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  • Posthumous Citizenship Granted to Marines

    By CHELSEA J. CARTER, Associated Press Writer

    LAGUNA NIGUEL, Calif. - Marine Cpl. Jose Angel Garibay and Lance Cpl. Jose Gutierrez gave their lives in Iraq, waging war for the United States, a land they loved and believed in. No matter that it wasn't their official homeland; they were determined that one day it would be.

    That day came Wednesday.

    With the help of their families and fellow Marines, Garibay and Gutierrez became American citizens post-humously. The acting director of the Bureau of Citizenship and Immigration Services signed the papers without fanfare, without the men's families or the media to watch. An executive order signed by President Bush last year allows family of troops killed in war to apply for post-humous citizenship. The certificates will be presented to the families if that's their wish, according to the bureau. Gutierrez, 22, of Lomita, Calif., died March 21 at the port city of Umm Qasr, one of the first casualties of the war. When he was 14, Gutierrez crossed into California after taking trains from Guatemala through Mexico. The orphan found a foster family, attended high school in Southern California and then joined the Marine Corps. He was assigned as an infantry rifleman with the 2nd Battalion, 1st Marine Regiment, at Camp Pendleton, Calif. Cardinal Roger Mahony will celebrate a funeral Mass for Gutierrez on Monday at a church in Lomita and burial will be in Guatemala, the Archdiocese of Los Angeles said. "We're proud as a family that he was able to become a citizen because that's one of the things he wanted to do. And we are honored," Lillian Cardenas, his foster sister, told The Associated Press.

    Gutierrez's body was to remain in Delaware until arrangements between the United States and Guatemala were finalized, family members said. Garibay, 21, of Costa Mesa, Calif., died March 23 in Nasiriyah, south of Baghdad. He was a native of Jalisco, Mexico, whose family moved to the United States when he was a baby. Garibay joined the Marines three years ago and was assigned to the 1st Battalion, 2nd Marine Regiment, 2nd Marine Expeditionary Brigade, at Camp Lejeune, N.C. "He thought he was an American. He probably thought he was more an American than a Mexican," said Garibay's sister Crystal. Garibay's family was awaiting the return of his remains. Once returned, the family will hold a memorial service in Costa Mesa. Several telephone calls to Camp Pendleton, which is coordinating the citizenship requests, were not returned. Marine Maj. Brian Dolan, who has been helping the Garibay family, told The Orange County Register the Marine Corps facilitated the citizenship process after Garibay's mother, Simona, mentioned that it was her son's dream to become a citizen. "I took that on as something we possibly could help out with and do the right thing," Dolan said, adding that Garibay's mother is also in the process of becoming a citizen. "Her son died fighting for this country, so I certainly think it is warranted that her son gained citizenship and is buried as an American citizen," Dolan said.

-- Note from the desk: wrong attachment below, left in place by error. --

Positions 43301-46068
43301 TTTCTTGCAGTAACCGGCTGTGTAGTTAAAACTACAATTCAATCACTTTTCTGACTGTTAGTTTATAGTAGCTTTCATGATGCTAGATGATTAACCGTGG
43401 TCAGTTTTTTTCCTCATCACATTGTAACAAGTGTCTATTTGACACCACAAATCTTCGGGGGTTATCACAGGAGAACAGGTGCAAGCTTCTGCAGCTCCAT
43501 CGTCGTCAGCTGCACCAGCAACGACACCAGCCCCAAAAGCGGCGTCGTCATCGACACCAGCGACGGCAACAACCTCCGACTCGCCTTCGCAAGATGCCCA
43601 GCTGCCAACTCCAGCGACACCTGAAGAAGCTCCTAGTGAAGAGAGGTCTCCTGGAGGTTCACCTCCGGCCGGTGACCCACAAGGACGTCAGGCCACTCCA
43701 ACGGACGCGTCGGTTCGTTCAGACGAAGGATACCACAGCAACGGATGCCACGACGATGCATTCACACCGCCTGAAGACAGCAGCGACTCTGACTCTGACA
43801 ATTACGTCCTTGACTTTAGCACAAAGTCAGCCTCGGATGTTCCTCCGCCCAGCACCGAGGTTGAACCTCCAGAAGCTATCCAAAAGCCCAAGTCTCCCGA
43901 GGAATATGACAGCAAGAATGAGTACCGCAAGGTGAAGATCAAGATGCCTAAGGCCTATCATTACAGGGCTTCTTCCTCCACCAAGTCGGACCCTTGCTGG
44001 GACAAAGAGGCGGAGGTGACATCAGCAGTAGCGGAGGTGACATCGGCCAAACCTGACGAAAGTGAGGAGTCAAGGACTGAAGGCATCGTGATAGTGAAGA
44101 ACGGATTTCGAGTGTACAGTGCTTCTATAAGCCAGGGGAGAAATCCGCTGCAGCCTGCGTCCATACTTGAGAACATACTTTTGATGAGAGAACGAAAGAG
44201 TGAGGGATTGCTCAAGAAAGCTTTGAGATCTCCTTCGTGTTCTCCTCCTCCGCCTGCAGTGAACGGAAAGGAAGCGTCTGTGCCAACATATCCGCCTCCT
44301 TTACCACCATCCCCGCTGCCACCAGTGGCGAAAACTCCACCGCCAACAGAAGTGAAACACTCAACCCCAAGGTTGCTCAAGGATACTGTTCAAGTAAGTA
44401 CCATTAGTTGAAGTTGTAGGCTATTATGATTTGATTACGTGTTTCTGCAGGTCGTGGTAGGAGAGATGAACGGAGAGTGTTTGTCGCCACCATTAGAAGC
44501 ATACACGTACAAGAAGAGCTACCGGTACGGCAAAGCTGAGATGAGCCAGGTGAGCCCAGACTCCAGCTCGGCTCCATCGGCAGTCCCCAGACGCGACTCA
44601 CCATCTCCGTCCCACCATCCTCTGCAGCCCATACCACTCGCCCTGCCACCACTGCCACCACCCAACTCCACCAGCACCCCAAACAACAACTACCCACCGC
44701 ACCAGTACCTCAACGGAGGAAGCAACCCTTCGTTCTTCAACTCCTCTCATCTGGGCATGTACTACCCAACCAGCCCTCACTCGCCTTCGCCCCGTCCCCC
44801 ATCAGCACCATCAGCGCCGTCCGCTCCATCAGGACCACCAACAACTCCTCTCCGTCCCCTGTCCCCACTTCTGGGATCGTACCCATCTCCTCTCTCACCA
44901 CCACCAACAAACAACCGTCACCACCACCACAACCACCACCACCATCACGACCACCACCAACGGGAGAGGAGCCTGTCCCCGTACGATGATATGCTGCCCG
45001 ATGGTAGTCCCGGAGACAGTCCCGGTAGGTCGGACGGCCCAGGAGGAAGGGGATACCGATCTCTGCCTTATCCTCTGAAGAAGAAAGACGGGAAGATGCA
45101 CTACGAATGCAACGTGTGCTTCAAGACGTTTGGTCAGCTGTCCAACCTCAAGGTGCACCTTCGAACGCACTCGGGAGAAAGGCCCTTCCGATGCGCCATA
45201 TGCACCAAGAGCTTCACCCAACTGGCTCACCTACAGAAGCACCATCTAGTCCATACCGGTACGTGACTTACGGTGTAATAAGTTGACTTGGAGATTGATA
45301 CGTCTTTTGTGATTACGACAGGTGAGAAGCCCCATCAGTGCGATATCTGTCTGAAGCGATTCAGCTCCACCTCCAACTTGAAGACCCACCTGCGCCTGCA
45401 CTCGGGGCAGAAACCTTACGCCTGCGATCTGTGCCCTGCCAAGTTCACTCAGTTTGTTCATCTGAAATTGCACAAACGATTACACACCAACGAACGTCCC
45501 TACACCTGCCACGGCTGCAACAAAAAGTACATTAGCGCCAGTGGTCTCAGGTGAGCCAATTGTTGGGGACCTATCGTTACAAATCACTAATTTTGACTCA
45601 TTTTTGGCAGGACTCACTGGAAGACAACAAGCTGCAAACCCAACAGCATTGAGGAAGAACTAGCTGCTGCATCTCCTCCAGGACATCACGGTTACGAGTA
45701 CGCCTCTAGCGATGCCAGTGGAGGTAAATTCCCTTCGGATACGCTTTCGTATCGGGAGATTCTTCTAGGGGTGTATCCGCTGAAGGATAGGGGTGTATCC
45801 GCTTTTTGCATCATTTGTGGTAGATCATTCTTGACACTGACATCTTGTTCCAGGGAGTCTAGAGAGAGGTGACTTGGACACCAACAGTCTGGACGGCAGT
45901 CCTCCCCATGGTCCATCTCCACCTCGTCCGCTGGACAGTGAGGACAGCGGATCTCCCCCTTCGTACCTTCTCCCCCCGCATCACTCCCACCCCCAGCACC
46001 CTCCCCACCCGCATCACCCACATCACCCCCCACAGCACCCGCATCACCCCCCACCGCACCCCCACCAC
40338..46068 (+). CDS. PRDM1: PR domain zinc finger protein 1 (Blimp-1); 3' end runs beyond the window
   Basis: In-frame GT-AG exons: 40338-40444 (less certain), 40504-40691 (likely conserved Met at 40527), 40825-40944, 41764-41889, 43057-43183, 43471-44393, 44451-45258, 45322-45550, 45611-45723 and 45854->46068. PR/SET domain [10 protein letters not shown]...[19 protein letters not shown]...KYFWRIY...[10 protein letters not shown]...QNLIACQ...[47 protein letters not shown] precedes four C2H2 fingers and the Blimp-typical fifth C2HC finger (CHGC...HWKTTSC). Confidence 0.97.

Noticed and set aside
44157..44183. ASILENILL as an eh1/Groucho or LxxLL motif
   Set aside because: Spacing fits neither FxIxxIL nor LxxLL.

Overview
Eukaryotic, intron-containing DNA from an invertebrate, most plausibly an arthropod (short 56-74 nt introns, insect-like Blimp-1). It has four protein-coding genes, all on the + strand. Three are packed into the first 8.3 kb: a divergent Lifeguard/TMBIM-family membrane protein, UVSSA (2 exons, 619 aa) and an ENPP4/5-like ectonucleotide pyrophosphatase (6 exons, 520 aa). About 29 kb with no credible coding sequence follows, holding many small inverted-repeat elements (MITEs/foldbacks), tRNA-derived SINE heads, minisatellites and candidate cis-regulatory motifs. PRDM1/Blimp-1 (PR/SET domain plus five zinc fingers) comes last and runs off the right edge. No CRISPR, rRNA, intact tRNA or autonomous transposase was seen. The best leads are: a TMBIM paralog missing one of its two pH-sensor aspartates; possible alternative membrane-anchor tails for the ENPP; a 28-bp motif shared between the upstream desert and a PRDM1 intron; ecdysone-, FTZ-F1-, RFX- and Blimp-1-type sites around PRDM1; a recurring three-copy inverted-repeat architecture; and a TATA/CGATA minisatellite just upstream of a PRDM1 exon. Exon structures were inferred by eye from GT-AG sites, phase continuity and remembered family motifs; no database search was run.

• #2
    By CHELSEA J. CARTER, Associated Press Writer

    LAGUNA NIGUEL, Calif. - Marine Cpl. Jose Angel Garibay and Lance Cpl. Jose Gutierrez gave their lives in Iraq, waging war for the United States, a land they loved and believed in. No matter that it wasn't their official homeland; they were determined that one day it would be.

    That day came Wednesday.

    With the help of their families and fellow Marines, Garibay and Gutierrez became American citizens post-humously. The acting director of the Bureau of Citizenship and Immigration Services signed the papers without fanfare, without the men's families or the media to watch. An executive order signed by President Bush last year allows family of troops killed in war to apply for post-humous citizenship. The certificates will be presented to the families if that's their wish, according to the bureau. Gutierrez, 22, of Lomita, Calif., died March 21 at the port city of Umm Qasr, one of the first casualties of the war. When he was 14, Gutierrez crossed into California after taking trains from Guatemala through Mexico. The orphan found a foster family, attended high school in Southern California and then joined the Marine Corps. He was assigned as an infantry rifleman with the 2nd Battalion, 1st Marine Regiment, at Camp Pendleton, Calif. Cardinal Roger Mahony will celebrate a funeral Mass for Gutierrez on Monday at a church in Lomita and burial will be in Guatemala, the Archdiocese of Los Angeles said. "We're proud as a family that he was able to become a citizen because that's one of the things he wanted to do. And we are honored," Lillian Cardenas, his foster sister, told The Associated Press.